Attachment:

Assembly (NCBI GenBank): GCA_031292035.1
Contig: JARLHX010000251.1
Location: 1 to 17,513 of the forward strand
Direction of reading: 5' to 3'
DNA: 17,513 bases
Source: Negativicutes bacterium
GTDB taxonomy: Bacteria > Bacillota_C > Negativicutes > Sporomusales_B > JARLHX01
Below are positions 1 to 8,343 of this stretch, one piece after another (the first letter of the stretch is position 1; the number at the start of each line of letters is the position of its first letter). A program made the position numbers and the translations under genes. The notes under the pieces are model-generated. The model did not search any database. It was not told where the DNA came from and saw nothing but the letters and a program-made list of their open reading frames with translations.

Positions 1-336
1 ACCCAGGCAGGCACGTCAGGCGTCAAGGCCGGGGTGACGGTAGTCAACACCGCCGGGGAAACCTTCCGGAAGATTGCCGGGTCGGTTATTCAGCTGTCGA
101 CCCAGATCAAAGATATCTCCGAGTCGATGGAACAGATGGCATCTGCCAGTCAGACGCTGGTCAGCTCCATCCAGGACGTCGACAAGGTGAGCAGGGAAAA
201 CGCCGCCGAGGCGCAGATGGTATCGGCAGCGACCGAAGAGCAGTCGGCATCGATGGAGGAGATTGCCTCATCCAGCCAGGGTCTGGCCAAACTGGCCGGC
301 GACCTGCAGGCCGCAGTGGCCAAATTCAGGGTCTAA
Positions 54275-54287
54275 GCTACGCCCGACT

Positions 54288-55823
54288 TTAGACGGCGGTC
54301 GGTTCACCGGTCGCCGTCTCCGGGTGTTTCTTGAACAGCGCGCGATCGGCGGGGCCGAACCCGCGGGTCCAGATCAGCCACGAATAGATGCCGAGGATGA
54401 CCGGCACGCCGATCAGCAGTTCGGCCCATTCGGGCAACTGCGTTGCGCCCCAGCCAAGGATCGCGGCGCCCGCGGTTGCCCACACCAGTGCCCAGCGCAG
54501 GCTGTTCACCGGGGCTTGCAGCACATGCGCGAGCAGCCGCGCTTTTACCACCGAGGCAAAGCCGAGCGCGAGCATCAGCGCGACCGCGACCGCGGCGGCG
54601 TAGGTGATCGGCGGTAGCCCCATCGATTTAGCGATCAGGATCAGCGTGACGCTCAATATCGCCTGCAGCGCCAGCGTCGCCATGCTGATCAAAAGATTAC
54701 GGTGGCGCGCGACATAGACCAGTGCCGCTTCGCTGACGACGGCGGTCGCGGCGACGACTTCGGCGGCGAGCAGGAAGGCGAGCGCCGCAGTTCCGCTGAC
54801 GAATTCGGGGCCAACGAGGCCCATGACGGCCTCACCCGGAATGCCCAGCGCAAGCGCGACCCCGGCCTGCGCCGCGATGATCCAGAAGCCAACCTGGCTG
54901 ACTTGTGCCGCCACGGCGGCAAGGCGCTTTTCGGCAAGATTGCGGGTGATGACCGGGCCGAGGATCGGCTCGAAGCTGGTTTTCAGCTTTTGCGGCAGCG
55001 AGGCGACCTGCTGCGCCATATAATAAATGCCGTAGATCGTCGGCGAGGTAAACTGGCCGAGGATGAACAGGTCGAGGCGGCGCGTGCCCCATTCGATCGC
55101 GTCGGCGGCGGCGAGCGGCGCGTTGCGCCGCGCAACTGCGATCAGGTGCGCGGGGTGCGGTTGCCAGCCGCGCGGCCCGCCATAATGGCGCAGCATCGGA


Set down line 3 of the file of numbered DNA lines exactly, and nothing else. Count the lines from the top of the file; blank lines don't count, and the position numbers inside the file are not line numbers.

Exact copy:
Location: 1 to 17,513 of the forward strand